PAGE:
Wednesday, 22 August 2018
Chronic musculoskeletal pain and function improve with a plant-based diet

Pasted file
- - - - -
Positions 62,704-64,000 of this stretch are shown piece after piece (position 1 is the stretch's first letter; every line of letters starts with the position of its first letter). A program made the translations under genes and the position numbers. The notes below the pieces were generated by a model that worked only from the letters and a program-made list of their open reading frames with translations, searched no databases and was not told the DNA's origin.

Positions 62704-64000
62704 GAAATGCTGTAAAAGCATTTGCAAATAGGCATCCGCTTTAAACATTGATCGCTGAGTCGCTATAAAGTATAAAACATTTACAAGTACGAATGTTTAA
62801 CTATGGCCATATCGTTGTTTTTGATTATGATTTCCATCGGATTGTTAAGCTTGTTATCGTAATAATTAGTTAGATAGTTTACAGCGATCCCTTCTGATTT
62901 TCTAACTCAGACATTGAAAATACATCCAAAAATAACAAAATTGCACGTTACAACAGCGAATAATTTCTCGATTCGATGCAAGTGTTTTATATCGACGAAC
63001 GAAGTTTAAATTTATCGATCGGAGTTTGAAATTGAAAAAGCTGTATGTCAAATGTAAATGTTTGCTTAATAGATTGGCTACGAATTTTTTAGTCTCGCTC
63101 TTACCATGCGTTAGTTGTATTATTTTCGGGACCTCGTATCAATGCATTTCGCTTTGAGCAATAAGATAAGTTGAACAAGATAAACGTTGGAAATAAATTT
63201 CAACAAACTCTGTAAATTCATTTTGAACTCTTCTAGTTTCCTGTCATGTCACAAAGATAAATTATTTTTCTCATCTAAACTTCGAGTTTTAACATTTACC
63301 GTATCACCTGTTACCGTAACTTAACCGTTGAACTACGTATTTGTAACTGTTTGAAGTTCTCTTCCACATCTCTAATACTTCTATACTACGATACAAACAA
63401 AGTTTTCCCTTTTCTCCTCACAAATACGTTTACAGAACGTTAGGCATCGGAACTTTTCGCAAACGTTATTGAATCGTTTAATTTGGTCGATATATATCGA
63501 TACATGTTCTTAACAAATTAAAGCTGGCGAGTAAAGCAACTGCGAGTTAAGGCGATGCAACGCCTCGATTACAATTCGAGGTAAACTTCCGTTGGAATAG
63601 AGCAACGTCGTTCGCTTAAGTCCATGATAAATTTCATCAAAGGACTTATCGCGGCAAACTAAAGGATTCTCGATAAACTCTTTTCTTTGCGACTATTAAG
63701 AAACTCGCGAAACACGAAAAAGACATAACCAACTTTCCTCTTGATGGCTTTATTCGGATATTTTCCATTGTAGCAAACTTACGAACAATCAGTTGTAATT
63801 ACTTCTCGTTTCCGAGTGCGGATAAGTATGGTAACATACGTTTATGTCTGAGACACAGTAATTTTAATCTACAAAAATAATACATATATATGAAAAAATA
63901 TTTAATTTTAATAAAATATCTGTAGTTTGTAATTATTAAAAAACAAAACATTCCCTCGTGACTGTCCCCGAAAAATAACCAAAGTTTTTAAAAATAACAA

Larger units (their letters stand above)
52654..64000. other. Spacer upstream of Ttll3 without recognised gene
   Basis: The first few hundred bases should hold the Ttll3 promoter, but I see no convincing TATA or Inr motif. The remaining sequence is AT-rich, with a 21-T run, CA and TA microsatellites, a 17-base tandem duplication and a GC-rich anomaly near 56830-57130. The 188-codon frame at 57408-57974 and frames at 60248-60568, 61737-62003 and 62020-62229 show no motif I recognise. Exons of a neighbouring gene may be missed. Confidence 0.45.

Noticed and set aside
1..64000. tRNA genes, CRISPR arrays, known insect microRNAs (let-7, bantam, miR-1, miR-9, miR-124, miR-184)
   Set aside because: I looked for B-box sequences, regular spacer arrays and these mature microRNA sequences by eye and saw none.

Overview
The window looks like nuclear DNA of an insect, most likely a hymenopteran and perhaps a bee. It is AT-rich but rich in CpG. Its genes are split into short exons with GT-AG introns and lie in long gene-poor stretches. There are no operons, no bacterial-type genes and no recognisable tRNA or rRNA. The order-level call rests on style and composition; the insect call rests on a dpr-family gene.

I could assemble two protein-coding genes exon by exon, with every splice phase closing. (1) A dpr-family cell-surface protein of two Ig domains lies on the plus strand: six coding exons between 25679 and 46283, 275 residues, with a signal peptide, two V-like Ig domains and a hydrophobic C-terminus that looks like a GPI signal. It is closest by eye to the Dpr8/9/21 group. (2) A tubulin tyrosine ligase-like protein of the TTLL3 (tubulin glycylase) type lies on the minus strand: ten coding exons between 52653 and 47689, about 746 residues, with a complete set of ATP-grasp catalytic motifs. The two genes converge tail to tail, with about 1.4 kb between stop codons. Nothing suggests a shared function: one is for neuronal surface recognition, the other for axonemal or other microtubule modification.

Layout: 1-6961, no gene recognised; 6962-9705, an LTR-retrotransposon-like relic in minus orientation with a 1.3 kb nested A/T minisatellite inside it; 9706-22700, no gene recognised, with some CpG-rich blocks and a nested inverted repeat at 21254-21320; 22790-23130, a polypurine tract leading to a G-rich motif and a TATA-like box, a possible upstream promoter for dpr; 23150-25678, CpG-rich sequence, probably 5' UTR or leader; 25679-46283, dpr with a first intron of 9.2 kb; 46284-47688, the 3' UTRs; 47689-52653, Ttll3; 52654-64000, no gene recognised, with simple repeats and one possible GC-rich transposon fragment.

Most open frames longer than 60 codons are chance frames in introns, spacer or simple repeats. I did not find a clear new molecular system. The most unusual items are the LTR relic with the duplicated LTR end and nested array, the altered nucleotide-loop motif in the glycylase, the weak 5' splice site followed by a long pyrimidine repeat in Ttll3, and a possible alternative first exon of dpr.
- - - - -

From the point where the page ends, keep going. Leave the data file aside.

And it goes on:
Author links open overlay panelPamToweryJ. StephenGuffeyCodyDoerfleinKyleStroupSaraSaucedoJenniferTaylor Complementary Therapies in Medicine Volume 40, October 2018, Pages 64-69 College of Nursing and Health Professions, Arkansas State University, State University, P.O. Box 910, AR 72467, United States Received 8 June 2018, Revised 1 August 2018, Accepted 2 August 2018, Available online 6 August 2018. crossmark-logo https://doi.org/10.1016/j.ctim.2018.08.001 Get rights and content Highlights • Eight-week diet intervention significantly associated with reduction in pain. • Subjects reported improvement in functional status as measured by SF-36. • No significant change in weight/body mass index. • Diet adherence by ten of fourteen subjects 89%. Abstract Background Chronic musculoskeletal pain, often debilitating, affects all genders, ethnicities, and age groups. Research suggests consumption of a plant-based diet may improve the status of persons with chronic pain. A diet rich in fruits, vegetables and whole grains has been shown to reduce chronic pain and disability associated with musculoskeletal conditions. Objective The purpose of this study was to examine the value of a plant-based diet in the management of chronic musculoskeletal pain and functional limitations. Method Fourteen subjects participated in the eight-week study. Baseline evaluation included anthropometric measurements and completion of two self-reported outcome measures: Numeric Pain Rating Scale (NPRS) and the Short Form Health Survey (SF-36). A registered dietitian nutritionist provided a sample menu cycle and education on a plant-based diet. Subjects utilized a phone app to log food intake and receive support from the dietitian. Post data collection included a repeat of the baseline measures and the Patient Global Impression of Change Scale. The sample was small. Twenty subjects began, 14 completed. No comparison group was used. Results should be considered with caution. Results The diet intervention resulted in decreased pain and improvement in quality of life. Diet adherence by ten of fourteen subjects was 89% based on completion of food intake records and adherence to allowed foods. Conclusion Consumption of a plant-based diet produced positive improvements in chronic pain and function. Interprofessional collaboration between physical therapists and registered dietitian nutritionists, along with other healthcare practitioners, can encourage and promote diet interventions that positively affect chronic pain.